Little, Brown, pp.606, £25
The back story of Michael Bloch’s biography of Jeremy Thorpe is a story in itself. The book’s appearance, in the same month as its subject’s death, is only possible because it has been on ice for many years. In the 1990s the author had numerous meetings with the former Liberal party leader and gained access to many of his circle with a view to writing a vaguely official biography. But after reading a draft in the 1990s Thorpe said words to the effect of ‘over my dead body’, and this took longer to come about than expected. Thorpe died last month at the age of 85.
In the early 1980s, just after his downfall, he was diagnosed with Parkinson’s disease and is now said to have had the longest case on record, causing in turn probably the lengthiest and most obscure political twilight in British politics. And so, newly deceased though he is, he seems a figure from another age. I saw him once in London, perhaps 15 years ago, and felt like I’d seen a ghost even then. While reading this absorbing book I tried his name out on a range of people. Of those in their twenties and thirties none (including some serious politicos) had ever heard of him. ‘The head of the Liberal party was on trial for conspiracy to murder?’ they tended to exclaim at some stage in my explanation. There often followed the tragic question ‘And who was Rinka?’. Among those who did remember Thorpe in his time everyone said they had never trusted him. Some claimed it was the waistcoats, others the hats. But everyone knew there was something more to tell.
So for once the use of the phrase ‘long awaited’ is truthful. Though there are sadnesses around the delay, caused not least by the number of people looking forward to this publication who predeceased Thorpe. Most notable among them are his greatest hounder, Auberon Waugh. Though we will never have Waugh’s review of this book it does give the impetus to return to his absorbing first-hand account of the trial (The Last Word) and his masterly Private Eye diaries for the period, not least the entry for 28 February 1982 which starts, ‘Jeremy, Jeremy, bang, bang, woof, woof.’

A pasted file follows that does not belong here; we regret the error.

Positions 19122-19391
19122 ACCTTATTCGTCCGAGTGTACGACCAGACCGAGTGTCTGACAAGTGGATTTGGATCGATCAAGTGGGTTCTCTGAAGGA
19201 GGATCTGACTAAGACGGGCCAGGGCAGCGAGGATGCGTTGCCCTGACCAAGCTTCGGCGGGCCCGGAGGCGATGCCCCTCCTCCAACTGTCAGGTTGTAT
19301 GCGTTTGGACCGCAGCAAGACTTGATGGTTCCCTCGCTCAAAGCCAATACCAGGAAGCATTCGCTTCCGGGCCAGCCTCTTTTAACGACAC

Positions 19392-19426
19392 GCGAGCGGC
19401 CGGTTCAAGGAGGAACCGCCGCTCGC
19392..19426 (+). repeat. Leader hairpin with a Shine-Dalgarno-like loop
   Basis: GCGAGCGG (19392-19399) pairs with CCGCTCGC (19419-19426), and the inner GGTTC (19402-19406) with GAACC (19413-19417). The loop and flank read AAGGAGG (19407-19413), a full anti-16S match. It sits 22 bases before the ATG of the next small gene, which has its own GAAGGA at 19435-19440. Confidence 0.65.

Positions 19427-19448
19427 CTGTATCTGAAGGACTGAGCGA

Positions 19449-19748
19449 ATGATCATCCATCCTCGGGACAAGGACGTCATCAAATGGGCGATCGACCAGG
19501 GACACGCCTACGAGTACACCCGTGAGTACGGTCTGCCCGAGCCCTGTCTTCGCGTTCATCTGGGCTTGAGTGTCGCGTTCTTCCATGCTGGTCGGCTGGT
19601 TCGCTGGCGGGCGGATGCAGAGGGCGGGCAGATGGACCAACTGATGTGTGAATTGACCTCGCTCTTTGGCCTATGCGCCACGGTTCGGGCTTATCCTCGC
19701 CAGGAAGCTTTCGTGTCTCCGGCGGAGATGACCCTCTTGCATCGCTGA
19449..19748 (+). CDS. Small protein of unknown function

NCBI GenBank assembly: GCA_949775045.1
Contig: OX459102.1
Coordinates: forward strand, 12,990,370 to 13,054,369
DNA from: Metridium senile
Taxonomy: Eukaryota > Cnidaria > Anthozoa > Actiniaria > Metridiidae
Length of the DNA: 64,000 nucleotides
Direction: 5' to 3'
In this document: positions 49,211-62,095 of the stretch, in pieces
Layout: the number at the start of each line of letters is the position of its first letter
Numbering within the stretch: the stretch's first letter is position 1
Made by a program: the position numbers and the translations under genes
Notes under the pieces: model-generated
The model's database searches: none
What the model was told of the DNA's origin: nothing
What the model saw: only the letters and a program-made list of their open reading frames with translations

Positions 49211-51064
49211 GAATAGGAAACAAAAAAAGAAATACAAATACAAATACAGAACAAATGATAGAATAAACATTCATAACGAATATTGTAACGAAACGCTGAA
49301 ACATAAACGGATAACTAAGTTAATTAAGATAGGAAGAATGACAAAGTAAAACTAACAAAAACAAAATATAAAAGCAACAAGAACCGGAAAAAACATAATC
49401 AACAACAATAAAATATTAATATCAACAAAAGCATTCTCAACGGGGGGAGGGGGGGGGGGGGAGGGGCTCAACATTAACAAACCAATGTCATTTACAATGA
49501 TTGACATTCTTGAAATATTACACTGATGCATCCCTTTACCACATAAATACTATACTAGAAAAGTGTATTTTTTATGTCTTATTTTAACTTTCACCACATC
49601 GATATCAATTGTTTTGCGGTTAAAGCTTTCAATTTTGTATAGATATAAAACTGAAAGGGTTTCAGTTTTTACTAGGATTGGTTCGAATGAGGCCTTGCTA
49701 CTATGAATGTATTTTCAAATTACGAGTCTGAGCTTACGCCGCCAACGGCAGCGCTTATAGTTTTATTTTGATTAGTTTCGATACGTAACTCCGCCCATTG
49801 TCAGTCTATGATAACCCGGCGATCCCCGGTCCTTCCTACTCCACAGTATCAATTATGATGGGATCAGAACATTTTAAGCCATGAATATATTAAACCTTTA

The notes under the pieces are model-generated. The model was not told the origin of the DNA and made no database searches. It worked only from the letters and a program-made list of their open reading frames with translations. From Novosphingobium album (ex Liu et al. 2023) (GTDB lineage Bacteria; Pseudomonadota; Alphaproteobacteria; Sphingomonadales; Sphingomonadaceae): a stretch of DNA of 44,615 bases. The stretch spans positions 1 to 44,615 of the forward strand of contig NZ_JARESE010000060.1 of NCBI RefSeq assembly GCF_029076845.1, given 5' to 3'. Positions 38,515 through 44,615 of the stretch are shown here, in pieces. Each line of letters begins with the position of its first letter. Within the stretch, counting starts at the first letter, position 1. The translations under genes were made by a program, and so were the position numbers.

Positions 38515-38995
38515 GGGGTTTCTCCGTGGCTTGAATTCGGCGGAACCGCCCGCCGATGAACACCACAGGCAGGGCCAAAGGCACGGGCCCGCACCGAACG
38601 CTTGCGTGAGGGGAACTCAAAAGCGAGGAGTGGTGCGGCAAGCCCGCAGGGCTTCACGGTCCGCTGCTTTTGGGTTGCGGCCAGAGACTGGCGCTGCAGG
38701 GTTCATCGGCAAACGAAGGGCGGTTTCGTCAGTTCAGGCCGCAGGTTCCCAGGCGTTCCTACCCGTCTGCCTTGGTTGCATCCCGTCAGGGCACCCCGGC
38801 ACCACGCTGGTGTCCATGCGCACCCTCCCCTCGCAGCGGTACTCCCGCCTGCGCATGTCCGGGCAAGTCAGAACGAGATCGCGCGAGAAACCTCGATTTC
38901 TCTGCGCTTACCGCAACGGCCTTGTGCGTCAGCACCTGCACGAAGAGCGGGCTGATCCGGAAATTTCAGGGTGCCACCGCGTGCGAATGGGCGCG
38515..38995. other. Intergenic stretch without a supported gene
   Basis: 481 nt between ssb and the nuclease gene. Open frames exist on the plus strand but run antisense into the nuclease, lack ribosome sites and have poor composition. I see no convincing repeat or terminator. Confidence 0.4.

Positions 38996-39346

Michael Bloch’s book is worth reading whether you are familiar with the story or not. It fills in many parts of Thorpe’s life that had been previously obscure. His eccentric and politically well-connected family provide better stories than one expects from a politician’s childhood. Quite a number were homosexual. Lloyd Georges were everywhere. A number were clearly mad. Read the life story of Thorpe’s MP grandfather known as ‘Empire Jack’, study the photo of him squeezing two of his daughter’s friends and consider on which side of sanity’s fence he sat.
At Eton Thorpe was an aesthete. At Oxford he was a union hack. And if all this sounds predictable enough, it is livened by stories which from early on point towards Thorpe’s curious political end. While working his way to the presidency of the Oxford Union Thorpe got away with some chicanery deemed low even by the standards of student politics. His contemporary Robin Day claimed that nobody who had witnessed this could ever trust him again. Another former president of the Union expressed concern that Thorpe’s acquittal on these charges would ‘encourage him to believe that he could get away with anything in the future.’
And so we come to Thorpe’s political career. He was a Liberal party man by association and perhaps by nature, having breathed from the Lloyd Georges the remnants of that tradition. The party may have been at its lowest ebb when he joined it, but that did not dissuade Thorpe from a belief that through it he was destined for national leadership.
But what a party. Then, as now, it was riven by irreconcilable contrary traditions (back then between followers of Gladstonian laissez-faire economics and followers of Lloyd George’s economic interventionism). Then, as now, no one would face up to the fact that, but for the fact that institutions rarely abolish themselves, the party really ought to have dissolved itself after the 1951 election if not before. Yet, as if to demonstrate his permanently fanciful judgement, this was the party to which the highly ambitious Thorpe dedicated his life. He won North Devon at the election of 1959 and after a relatively small number of missteps gained the party leadership in 1967. For anyone not especially interested in Liberal party politics of the 1950s and 60s these chapters probably sound nightmarish, but Bloch is such a deft guide that even this is interesting. Under Thorpe the Liberals began their long relative comeback and his long-term concentration on certain seats was arguably rewarded in the party’s comparative breakthrough in 1997.
And what people. Looking at photos of the 10 Liberal MPs after their ‘triumph’ in 1973 you have to remember two things: that this group of men nearly entered government twice during that decade, and that the photos now comprise a retrospective police line-up. Consider the massive grinning figure of that Liberal titan Cyril Smith and wonder. Reading about the disputes between Smith and Thorpe is almost as sinister as watching the video from the 1970s (a fragment is still on YouTube) of Thorpe being interviewed by Jimmy Saville. But of course it was Thorpe himself who lead the Liberals into their darkest hour. The party may since have been led by an adulterer, an alcoholic and Nick Clegg, but it is having their leader on trial for killing a dog and attempting to kill a man that remains the more serious charge.